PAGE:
Tony it doesn't help the reader if you give him false information. Systems theory is not a discipline, and you remove the distinguishing feature replacing it with old language that we don't use anymore. You keep thinking/writing in terms of things. Things are not what systems theory is about. Why do you want to change the meaning at the cost of accuracy? For example, you got rid of "features not found in the parts" which is important, and replaced it with "attributes unique to the system-as-a-whole" which is trivial if not outright wrong. I mean if I sit here and figure it out for a long while, I can imagine what you say. Why do you write so technical for a general reader? And why do you want to change that wich says it all complete with sources. I don't mean to demean your opinion, but your opinion is not what the article is about.It seems to me that you are changing the article to reflect your understanding of it, but your understanding of it is not how systemists understand it. Thomas Mandel 19:45, 15 August 2007 (CDT)

Tom, I thought 'phenomena' got us away from 'things', as every system you can think of qualifies as a phenomenon of some sort. Perhaps 'pattern' would serve better, since every system qualifies as a pattern, material or immaterial, static or dynamic. Don't you agree? Systems, not things, patterns.
I agree re discipline; change to 'field of inquiry'.
Consider this:
System theory is a transdisciplinary and multi-perspective scientific field of inquiry concerned with the study of the interrelationships of the constituent elements of organized patterns (systems) of all types — material and immaterial, static and dynamic. A system consists of a set of elements that interact with one another, statically or dynamically, forming a pattern making up a distinguishable ‘whole’, with attributes not found in the parts, and therefore characteristic of the system-as-a-whole. To paraphrase Erich Jantsch,[2] a system becomes observable and definable only through the interrelationships of its constituent elements. Examples of systems include:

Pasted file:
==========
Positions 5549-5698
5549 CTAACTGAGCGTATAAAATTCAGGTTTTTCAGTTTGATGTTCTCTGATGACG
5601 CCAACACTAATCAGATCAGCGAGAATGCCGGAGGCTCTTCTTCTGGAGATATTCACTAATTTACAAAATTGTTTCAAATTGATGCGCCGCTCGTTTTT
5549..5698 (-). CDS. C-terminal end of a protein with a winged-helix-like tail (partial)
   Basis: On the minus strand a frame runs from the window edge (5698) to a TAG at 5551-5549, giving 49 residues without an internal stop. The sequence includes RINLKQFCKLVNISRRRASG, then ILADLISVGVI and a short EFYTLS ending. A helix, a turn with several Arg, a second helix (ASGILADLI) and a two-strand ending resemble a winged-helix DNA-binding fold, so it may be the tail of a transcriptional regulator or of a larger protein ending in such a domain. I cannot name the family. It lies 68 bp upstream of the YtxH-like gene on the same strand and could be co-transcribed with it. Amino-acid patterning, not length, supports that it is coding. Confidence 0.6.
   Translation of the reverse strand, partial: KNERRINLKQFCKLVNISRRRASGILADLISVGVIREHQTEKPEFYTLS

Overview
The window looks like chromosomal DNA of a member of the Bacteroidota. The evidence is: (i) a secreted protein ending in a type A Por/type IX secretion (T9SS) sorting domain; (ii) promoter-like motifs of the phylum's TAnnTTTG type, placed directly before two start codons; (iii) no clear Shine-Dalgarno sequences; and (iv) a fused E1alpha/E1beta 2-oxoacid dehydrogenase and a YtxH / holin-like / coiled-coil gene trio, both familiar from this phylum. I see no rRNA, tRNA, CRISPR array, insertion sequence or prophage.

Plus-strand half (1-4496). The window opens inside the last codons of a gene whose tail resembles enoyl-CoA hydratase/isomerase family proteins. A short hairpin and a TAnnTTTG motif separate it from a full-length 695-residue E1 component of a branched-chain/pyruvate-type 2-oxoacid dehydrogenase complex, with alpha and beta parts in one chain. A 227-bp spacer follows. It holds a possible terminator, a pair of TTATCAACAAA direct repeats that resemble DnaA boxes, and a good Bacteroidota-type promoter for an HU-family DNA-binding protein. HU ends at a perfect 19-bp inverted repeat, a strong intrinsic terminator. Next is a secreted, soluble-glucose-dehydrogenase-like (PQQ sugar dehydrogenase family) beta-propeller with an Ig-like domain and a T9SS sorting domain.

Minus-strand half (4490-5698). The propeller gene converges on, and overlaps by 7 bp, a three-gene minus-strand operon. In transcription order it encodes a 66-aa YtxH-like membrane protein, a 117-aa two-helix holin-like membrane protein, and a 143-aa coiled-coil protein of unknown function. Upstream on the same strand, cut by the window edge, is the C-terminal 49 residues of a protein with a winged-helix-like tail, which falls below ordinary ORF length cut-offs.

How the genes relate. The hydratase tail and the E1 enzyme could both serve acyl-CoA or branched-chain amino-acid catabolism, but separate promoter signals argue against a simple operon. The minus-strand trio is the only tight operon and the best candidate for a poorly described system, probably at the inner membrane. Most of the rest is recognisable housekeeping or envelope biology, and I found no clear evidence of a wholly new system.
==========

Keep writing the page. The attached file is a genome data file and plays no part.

• Mechanical: timepieces; automobiles, bridges;
  • Human plus mechanical: flying a jet plane; playing a piano
  • Biological: cells; organ systems (digestive); organisms;
  • Ecological: forests; biosphere+ -:*Social: organized societies; clubs;
  • Ideological: isms; philosophies;
  • Procedural: measuring; grading; governmental;+ -:*Hypothetical/theoretical/scientific: Copernican; Newtonian; Darwinian;
  • Networks: World Wide Web.
Note that all such organized patterned wholes become observable as such through the interrelationships among their constituent elements.
Further generalizations could then follow.

Anthony.Sebastian (Talk) 22:28, 15 August 2007 (CDT)

The ontology is not the same

Here is something from the Wholeness seminar[[3]] "Now we do have a few suitable candidates for such non-convertible archai, or guiding principles of our cognitive system. And they are hidden from our view through a flaw of our language system, much as Korzybski indicates. I mention one basic triad: Object/Entity, Process, and Relation. Indo-European language structure has the word type noun for entities, and verb for processes, but relations are somewhat undefined either disguised as nouns (entities) or as adjectives (or mostly spatial and temporal flavor). Consequently, Indo- European common-sense ontology is mostly object/entity driven. The duality of Object and Process is well known and is best exemplified in the Zeno paradoxes where it was argued that motion was impossible. In modern Physics, there is a shift from the entity view to the process view going on which has been discussed in the contributions. But we are seriously hindered by our language to think of Relation as ontological principle, and not just an attribute of entities. If we promote Relation to its own ontological place, we can understand why the Whole is more than the sum of its parts, and we can then construct a true ontological heterarchy which would fill the holes in our Whole. For it is the Relations which create the entities in the first place."